Take Steps for Crohn's & Colitis is the Crohn's & Colitis Foundation's walk for a cure. In this video, participants talk about how these diseases have affected their lives, and why they're taking steps toward a future without them.
Living with IBD is difficult, and I have learned that honesty and openness, and trusting friends and family, will help me live with this disease.
I am a junior at Emory University double majoring in Chemistry and Psychology and getting ready to apply for medical school. At Emory, I am the current Chief of Operations for Emory EMS, a Chemistry TA, a part of the sailing team, and a member of...
Join this life-changing community of dynamic, young leaders!
Cheering on the crowd at a recent Take Steps walk in NYC
Take Steps is the CCFA of America’s largest fundraising event. We raise funds and awareness while we come together to celebrate the steps that have been taken toward cures!
The support and advice from other teens fighting IBD is exactly what could have lifted my morale.
I’m Julie, a senior nursing major at Villanova University, from Bethesda, MD. I’ve been involved with the CCFA for five years, since my diagnosis with Crohn’s as a junior in high school. I’m involved in both the...
I am proud to say I am living a healthy and normal college life, well as normal as any IBD patient can have, and am so grateful to be where I am today.
My name is Monica Johnson and I am currently a junior electrical engineering major at The University of Texas at Austin. I am involved in several engineering groups on campus and love to explore Austin in my free time.
Major: Elementary Education- English/Language Arts
Hometown: Birmingham, Michigan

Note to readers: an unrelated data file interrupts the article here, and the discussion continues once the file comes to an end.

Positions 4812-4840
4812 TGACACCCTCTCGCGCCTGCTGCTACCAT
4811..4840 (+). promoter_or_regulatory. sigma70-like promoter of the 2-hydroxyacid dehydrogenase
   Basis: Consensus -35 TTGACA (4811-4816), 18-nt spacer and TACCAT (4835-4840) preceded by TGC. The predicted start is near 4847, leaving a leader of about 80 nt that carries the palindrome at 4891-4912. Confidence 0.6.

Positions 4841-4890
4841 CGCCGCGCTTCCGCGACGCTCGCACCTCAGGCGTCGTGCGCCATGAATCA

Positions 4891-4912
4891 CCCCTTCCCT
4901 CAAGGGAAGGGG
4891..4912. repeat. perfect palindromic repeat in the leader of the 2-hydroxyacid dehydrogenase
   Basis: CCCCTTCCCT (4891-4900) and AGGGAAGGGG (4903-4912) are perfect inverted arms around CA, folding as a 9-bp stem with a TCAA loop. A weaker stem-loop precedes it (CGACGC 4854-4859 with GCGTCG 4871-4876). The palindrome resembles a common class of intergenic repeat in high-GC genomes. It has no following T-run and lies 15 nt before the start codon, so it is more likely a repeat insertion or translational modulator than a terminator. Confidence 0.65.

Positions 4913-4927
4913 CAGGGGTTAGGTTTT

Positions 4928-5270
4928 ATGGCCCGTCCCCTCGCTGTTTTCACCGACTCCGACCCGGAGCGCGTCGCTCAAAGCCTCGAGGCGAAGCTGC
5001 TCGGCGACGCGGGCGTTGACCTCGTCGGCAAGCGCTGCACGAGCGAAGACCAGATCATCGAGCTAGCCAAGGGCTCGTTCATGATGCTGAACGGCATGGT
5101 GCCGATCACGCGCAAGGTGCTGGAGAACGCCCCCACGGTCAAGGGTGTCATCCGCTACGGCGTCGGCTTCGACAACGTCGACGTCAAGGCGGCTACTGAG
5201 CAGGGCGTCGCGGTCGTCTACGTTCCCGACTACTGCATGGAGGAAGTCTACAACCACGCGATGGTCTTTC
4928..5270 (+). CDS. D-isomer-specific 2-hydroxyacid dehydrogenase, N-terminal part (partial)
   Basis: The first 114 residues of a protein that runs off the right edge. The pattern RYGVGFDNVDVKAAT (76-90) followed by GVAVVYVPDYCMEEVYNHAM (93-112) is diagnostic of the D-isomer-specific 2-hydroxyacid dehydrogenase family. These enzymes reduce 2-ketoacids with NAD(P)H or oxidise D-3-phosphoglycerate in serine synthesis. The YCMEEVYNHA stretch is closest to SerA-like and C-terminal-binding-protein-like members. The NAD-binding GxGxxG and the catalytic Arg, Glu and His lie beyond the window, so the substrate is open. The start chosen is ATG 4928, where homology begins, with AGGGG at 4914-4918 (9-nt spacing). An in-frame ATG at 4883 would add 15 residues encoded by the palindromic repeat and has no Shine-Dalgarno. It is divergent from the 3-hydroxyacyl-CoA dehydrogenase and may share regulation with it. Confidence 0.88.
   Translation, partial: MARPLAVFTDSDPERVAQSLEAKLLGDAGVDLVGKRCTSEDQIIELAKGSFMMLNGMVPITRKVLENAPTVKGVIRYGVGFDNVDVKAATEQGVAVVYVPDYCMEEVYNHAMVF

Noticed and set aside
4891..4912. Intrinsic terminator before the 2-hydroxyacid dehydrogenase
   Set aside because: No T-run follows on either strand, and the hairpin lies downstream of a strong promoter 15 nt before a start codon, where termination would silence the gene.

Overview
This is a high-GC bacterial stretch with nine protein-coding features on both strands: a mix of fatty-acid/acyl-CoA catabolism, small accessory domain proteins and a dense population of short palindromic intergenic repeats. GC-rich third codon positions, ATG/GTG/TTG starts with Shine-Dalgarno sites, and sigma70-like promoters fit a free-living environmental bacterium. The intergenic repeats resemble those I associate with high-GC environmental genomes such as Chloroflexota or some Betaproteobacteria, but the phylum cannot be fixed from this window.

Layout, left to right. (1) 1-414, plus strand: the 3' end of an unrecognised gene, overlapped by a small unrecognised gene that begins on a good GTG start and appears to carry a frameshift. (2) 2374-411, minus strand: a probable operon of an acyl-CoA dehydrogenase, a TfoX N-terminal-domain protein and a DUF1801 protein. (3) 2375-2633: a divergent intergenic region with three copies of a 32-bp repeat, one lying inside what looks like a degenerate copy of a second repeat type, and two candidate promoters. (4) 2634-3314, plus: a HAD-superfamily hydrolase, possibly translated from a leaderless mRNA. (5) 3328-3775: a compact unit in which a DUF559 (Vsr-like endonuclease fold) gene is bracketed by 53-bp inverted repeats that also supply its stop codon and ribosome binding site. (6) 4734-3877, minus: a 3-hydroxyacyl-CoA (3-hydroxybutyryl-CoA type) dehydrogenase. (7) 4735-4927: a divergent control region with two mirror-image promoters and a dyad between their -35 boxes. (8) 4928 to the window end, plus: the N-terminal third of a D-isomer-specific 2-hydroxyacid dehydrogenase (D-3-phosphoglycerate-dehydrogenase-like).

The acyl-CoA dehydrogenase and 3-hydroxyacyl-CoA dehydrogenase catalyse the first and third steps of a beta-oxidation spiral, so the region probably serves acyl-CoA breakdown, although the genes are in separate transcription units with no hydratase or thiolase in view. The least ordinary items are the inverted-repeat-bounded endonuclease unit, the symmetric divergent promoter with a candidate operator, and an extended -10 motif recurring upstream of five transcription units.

Hi! I was diagnosed with Crohn's Disease in July of 2007, and was able to manage it prettty well up until two years ago. Since then, it's been a roller coaster of physical and emotional issues. I was in and out of the hospital, on and off of prednizone, and just about anything imagineable that we all go through when enduring a flare up! YAY! Through holistic and western medicine practices, I've been able to somewhat get a handle on my health. I'm fortunate enough to say I'm not on any strong prescription meds, just Asacol. I really began struggling with the disease in terms of feeling embarassed and so alone. No one understood my struggle. I didn't have any friends who had Crohn's or Colitis, and I felt so ashamed of what my disease had become: constantly having to worry about where the bathroom is, if I will have to go to the bathroom, if people hear me go to the bathroom, how long I'd be in the bathroom...you get the point. It took a lot for me to grasp what had changed with my health, and I still to this day will never know what or why, but I've stopped searching for the why, and started doing something about it. I got more involved with our group on campus, and am now the president! I also had the opportunity to be a counselor at Camp Oasis this past summer where I literally had the time of my life, and was changed. I met some of the most incredible people who have become my life-long friends and guided me through this battle. I've become so passionate about advocating and raising awareness for IBD! I've gotten a better handle on my disease, both physically and emotionally, and realized that sometimes we will NEVER know the 'why'... It just is what it is. Everytime I meet someone with IBD I get so ecstatic! I want to help everyone, although I realize that's not possible; but this has become my passion and I could not be happier. Please feel free to get in touch with me :)